Workshops and Cross-Cultural Dialog in Tokyo, Kyoto, Hiroshima, and Nagasaki, with a Special Emphasis on Building Bridges with our Friends in the Survivor Community in Nagasaki


Click through older posts to see pictures
of our work in various cities, including
Hiroshima and Nagasaki

Saturday, July 24, 2010

American Teacher and Students Visit Japan: A Look Back at History as We Consider Nuclear Non-Proliferation in a Dangerous World

Around the time of the United Nations conference on Nuclear Non-Proliferation, nearly 100 people gathered in a small American school in the St. Luke’s Auditorium in New York City for the Nagasaki Workshop on May 4. Mr. Hunter, a retired teacher from the school, movingly recounted his father’s difficult memories as a soldier in the Pacific in WWII who was posted in Japan after the war. He then introduced two Japanese survivors of the 1945 atomic bombs, Mrs. Kodoma, from Hiroshima, and Mr. Kido, from Nagasaki. Among the witnesses were our 8th grade class, some of their parents and other adults from our community, their teachers, and 30 other Japanese visitors, including a contingent of Japanese high school students, teachers, and lawyers. According to student Rachael Johnston, “Hearing the survivors talk was really amazing. You learn general information in class, but when you hear about it from them, it changes your perspective.”

The genesis of the Nagasaki Workshop was a three-year relationship the school has maintained with movie director, Seiji Arihara, and the survivor community in Nagasaki. On September 11, 2007, we screened his animated film, “Nagasaki Angelus Bell – 1945,” the true story of a doctor and nurse and how they survived to rebuild their community. Students in Grades 7 and 8 then leapt into action, writing letters about nuclear weapons to then Senator Clinton, who answered us. Pictures of these actions and copies of these letters were sent to Nagasaki, and the director himself returned to rescreen the film on May 4 of this year. In the May workshop, activities involved everyone in the room; activities were translated into Japanese, so discussions about the movie took place in both languages, and among adults and students. We also wrote letters to our senators. The event was broadcast on Japanese national television. Such workshop activities, in which feelings and opinions are included, are not widely practiced in Japanese education, and the Japanese guests were intrigued.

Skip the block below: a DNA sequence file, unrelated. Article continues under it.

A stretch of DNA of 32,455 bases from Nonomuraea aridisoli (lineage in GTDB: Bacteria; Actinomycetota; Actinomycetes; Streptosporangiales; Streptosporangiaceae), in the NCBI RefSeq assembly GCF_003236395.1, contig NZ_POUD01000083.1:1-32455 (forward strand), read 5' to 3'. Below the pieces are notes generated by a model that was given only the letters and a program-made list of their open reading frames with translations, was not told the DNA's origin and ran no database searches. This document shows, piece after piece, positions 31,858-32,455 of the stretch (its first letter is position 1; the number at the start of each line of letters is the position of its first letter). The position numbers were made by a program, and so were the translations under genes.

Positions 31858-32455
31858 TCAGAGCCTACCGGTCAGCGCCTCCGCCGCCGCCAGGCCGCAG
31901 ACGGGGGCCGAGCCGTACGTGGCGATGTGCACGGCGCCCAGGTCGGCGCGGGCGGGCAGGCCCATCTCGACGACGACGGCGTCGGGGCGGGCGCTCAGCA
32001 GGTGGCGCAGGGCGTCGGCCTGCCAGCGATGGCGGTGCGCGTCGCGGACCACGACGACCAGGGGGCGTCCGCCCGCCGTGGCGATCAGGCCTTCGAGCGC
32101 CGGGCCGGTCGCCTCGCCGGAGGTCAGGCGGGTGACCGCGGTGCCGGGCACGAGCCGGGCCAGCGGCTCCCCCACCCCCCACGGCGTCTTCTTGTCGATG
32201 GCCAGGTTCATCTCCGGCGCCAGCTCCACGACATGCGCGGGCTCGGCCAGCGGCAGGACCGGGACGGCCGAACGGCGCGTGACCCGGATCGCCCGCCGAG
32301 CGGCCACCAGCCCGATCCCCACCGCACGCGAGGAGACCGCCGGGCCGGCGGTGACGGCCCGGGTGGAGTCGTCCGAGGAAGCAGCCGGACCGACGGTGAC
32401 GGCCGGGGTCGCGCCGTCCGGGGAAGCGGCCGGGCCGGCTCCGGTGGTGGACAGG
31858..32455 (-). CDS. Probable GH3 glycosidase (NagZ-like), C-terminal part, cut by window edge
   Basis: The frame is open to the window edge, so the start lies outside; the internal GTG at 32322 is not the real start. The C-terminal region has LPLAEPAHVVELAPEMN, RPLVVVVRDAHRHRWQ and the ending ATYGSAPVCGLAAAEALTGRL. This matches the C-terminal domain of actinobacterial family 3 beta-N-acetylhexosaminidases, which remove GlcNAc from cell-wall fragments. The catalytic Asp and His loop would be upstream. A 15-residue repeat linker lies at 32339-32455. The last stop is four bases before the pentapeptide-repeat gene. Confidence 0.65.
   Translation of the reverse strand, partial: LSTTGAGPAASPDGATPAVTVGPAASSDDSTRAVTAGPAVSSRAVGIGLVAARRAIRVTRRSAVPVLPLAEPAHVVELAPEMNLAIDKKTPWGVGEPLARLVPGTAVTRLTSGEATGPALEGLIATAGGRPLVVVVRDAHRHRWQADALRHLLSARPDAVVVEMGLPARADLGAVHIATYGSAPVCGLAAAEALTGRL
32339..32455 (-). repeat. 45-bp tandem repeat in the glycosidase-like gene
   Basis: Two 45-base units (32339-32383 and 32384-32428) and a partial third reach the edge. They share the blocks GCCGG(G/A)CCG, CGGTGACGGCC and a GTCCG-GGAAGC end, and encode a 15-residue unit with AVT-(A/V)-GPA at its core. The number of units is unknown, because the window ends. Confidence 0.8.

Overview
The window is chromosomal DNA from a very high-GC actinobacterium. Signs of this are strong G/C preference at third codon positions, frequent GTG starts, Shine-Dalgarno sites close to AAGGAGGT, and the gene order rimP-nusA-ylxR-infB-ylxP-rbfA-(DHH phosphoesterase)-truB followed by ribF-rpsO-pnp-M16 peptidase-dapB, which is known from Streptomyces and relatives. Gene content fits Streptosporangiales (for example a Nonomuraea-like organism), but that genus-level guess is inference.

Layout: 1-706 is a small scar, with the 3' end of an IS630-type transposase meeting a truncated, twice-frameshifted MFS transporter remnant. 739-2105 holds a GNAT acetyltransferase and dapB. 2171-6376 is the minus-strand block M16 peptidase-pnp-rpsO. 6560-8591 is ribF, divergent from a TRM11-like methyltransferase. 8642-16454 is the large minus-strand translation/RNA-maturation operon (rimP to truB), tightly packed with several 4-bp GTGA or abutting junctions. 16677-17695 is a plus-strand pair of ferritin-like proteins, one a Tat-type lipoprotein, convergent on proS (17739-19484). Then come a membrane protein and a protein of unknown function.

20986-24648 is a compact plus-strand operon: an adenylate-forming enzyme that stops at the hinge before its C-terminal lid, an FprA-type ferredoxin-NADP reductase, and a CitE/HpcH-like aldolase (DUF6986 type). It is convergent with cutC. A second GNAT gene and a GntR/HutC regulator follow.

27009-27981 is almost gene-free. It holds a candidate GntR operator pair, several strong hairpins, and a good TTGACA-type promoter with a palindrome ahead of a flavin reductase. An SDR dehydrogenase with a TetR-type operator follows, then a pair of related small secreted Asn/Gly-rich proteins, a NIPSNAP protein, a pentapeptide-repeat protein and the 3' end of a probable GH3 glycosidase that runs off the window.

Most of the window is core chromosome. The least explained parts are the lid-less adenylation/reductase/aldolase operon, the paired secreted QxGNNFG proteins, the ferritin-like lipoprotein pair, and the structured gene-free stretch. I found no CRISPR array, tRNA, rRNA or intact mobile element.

In August, social studies teacher Kim Allen will follow up on this work by accepting an invitation to share her experiences at St. Luke’s with a wider audience in Japan. Also invited were former parent Mutsuko Okuda, who brought the film to us in 2007, and another St. Luke’s current parent, Lydia Andre, who helped to promote the film in 2007. It was determined that it would be far more effective to have students present their own work, so their children, Pauline Ceraulo and Nick Wilson, both now in high school, will conduct workshops with Ms. Allen in Tokyo, Kyoto, Hiroshima, and Nagasaki, chronicling their work with the Nagasaki film and survivors, how they teach and learn about difficult history topics, and how students take action in their community. They will also collect thousands of signatures on a petition asking the U.S. Senate continue to work toward the abolition of nuclear weapons, which they will take to New York Senator Charles Schumer. At the end of the trip, Pauline, Nick, and Ms. Allen will make a presentation directly to the survivors of Nagasaki who invited them to Japan, making a solemn promise to take their stories back to America.



  終戦65周年となる2010年、アメリカ、ニューヨークの私立セント・ルークス校の社会学教師キム・アレンさんと、卒業生のポウリーン・セラウロさん(16)、ニック・ウィルソン君(16)が「日米高校生平和交流ツアー」を企画し、広島・長崎の原爆の日に合わせた7月29日から8月12日まで東京、京 都、広島、長崎を訪れます。現地では被爆者と面会し、日本人の高校生たちと原爆に関する教育方針について意見交換するほか、長崎への原爆投下を描いたアニ メ映画 「NAGASAKI・1945〜アンゼラスの鐘〜」(有原誠治監督)の上映を予定しています。また核廃絶に向けた活動が今後も米国で続くように要請する署 名活動を各地で実施し、帰国後、民主党のチャールズ・シューマー上院議員(ニューヨーク)に届けます。日本でのワークショップの内容は米国でも伝えていき ます。

有原誠治(ありはら せいじ)

177-0033 東京都練馬区高野台3-11-12采明ビル2bアニメ活動センター内、有原まで
03-6915-9281  ファクス:03-6915-9282

 アメリカ、ニューヨークのセント・ルークス校は2007年9月11日、「NAGASAKI・1945〜アンゼラスの鐘〜」を上映しました。医師や看護婦 原爆投下直後の惨禍を生き抜き、焼け野原を再復興させる姿が描かれており、心を動かされた生徒たちは核廃絶を訴える手紙を当時のヒラリー・クリントン上院議員宛に送付しました。この手紙のコピーとワークショップでの写真は長崎にも送られました。同校では、この上映を機に毎年、この映画を用いて反核平和教育 に取り組んでいます。
 今年は、国連で開催された核拡散防止条約再検討会議(NPT)会期中の5月4日にこの授業が行われ、有原監督が再上映するため来米されました。また、広島の被爆者の児玉三智子さん(72)と、長崎の被爆者の木戸季市さん(70)、日本から訪れた高校生も参加し、現地ではこの機会に原爆について学 ぼうと中学2年生の生徒ほか、保護者、教員らが出席しました。ワークショップは全員参加形式で日本語と英語により映画に対するディスカッションが行われました。学生のレイチェル・ジョンストンさんは「被爆者からの話には驚いた。通常の授業では一般的なことしか学ばないけど、当事者から聞いて物事の見方が変 わりました」と話していました。

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